Our clinicians specialize in the diagnosis and treatment of OCD and related disorders. We offer comprehensive assessments to help plan effective treatment.
What is OCD?
Obsessive-compulsive disorder (OCD) is an anxiety disorder. People with OCD experience intrusive, disturbing thoughts known as obsessions. They engage in repetitive, ritualistic behaviors known as compulsions.
Some examples of obsessions include: fear of harming one's self or other people, fear of contamination, religious fears, and the need for symmetry.
Some examples of compulsions include: excessive washing, repetition of routines, reassurance seeking, and ordering and arranging. In OCD, compulsions usually are performed in order to reduce the anxiety brought on by obsessions.
Without treatment, OCD can interfere with many areas of daily living, school function and social interactions.
Cognitive Behavioral Therapy
Cognitive Behavior Therapy (CBT) is a psychological treatment that has proved to be very effective with a wide variety of psychiatric problems, including OCD, other anxiety disorders and depression. We provide CBT that combines exposure and response prevention with cognitive therapy for OCD, body dysmorphic disorder and other anxiety disorders.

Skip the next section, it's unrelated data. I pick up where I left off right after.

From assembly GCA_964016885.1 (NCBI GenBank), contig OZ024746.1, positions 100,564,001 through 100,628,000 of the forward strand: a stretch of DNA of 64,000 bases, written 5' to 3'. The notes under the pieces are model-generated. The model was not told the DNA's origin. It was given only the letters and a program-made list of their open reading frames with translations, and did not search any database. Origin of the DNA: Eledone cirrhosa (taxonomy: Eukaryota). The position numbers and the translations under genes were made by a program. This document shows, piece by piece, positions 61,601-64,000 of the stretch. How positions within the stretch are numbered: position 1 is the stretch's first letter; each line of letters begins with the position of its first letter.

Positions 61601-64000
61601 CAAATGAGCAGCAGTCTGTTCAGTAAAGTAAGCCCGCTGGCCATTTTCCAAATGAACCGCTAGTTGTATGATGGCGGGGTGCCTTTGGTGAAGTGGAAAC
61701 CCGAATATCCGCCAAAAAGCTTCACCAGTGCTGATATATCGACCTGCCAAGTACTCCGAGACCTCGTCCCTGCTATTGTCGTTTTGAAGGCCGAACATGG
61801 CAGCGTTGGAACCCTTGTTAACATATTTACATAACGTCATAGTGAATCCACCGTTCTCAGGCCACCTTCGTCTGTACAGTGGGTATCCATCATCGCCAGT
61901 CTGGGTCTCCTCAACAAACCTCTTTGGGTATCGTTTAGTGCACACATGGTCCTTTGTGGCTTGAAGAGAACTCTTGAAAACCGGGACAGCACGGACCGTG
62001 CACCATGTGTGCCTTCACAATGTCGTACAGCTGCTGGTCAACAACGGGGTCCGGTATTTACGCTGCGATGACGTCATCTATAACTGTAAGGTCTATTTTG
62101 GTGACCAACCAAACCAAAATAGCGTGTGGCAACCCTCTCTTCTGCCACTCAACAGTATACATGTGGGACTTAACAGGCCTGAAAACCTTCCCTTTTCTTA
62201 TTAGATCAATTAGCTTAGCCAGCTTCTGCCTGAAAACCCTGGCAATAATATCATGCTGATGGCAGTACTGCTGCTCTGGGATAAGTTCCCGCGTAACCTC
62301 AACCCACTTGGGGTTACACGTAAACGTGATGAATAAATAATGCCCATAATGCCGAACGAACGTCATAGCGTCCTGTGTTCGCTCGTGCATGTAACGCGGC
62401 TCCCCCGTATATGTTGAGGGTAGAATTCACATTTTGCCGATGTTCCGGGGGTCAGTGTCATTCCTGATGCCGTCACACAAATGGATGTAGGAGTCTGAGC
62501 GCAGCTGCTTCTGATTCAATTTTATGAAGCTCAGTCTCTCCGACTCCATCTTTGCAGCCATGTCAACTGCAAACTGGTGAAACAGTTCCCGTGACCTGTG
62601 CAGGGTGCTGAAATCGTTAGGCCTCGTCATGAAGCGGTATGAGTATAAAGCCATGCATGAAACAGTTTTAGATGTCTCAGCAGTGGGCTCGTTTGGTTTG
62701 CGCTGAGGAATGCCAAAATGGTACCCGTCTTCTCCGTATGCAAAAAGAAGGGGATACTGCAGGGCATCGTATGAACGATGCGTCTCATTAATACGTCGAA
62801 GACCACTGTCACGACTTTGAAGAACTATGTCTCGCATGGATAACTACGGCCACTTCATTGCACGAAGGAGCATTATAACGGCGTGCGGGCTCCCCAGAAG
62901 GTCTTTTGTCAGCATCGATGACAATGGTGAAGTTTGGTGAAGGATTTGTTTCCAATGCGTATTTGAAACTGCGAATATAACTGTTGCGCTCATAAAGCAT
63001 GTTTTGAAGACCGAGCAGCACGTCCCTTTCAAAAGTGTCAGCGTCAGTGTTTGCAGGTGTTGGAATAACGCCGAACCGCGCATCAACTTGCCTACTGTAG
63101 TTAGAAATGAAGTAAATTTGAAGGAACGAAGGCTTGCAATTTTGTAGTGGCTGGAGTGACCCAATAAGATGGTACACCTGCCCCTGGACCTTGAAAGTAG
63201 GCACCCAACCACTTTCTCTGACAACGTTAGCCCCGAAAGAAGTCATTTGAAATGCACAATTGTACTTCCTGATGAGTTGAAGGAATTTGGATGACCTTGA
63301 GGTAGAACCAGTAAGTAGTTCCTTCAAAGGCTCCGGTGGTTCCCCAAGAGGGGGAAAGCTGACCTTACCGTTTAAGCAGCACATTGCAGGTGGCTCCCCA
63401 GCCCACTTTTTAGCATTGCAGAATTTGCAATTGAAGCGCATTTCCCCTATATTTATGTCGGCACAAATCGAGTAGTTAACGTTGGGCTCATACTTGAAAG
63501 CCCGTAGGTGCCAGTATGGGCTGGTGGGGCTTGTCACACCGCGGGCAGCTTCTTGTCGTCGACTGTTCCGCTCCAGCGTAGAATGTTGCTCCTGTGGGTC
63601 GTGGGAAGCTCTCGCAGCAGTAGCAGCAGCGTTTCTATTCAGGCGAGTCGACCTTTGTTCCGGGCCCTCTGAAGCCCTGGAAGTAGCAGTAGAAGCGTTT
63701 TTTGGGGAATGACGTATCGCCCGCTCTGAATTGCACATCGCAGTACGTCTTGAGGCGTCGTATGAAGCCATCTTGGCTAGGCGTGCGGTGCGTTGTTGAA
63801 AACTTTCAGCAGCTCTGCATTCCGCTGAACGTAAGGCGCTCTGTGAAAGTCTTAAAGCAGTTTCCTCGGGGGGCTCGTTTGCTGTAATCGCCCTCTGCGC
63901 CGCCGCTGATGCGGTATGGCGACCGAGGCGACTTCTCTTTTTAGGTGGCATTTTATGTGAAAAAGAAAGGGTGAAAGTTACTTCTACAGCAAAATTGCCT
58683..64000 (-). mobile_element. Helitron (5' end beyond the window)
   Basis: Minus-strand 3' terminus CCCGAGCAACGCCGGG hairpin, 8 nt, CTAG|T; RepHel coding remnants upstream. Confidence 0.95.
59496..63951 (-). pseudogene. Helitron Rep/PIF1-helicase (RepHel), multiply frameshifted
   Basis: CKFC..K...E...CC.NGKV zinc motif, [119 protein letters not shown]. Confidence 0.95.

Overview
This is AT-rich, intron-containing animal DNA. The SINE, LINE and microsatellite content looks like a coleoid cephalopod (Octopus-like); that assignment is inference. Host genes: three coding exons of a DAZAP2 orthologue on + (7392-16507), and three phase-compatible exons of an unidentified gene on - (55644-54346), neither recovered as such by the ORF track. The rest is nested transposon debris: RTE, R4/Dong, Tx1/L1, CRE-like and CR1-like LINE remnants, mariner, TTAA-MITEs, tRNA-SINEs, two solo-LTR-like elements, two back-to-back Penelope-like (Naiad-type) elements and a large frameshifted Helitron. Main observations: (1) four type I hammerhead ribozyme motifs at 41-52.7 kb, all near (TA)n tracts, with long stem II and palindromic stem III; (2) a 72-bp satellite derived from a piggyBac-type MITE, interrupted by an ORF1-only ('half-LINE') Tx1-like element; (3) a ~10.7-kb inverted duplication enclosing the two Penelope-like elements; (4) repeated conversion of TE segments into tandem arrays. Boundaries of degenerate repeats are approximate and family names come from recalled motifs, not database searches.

We also provide Habit Reversal Training, a very effective form of behavioral therapy, for treatment of trichotillomania, tic disorders and skin picking.
CBT can be provided in either a weekly or intensive (daily) format. Intensive CBT generally involves 90-minute therapy sessions held daily for approximately 2 to 4 weeks and is particularly suitable for severe OCD cases or for those who do not have access to local CBT providers.
There is a comfortable Ronald McDonald House on the Johns Hopkins All Children's Hospital campus that can provide low-cost accommodations for families during intensive CBT.
Because the symptoms of OCD may resemble other medical or psychiatric conditions, including Tourette's Syndrome, we provide expertise in the medical assessment of OCD and related disorders. Medication can be helpful in managing these conditions. The first-line medications are usually serotonin reuptake inhibitors-drugs that selectively affect neurotransmitter mechanisms in the central nervous system. We can offer additional treatment options for patients with resistant or complex presentations of OCD and related disorders.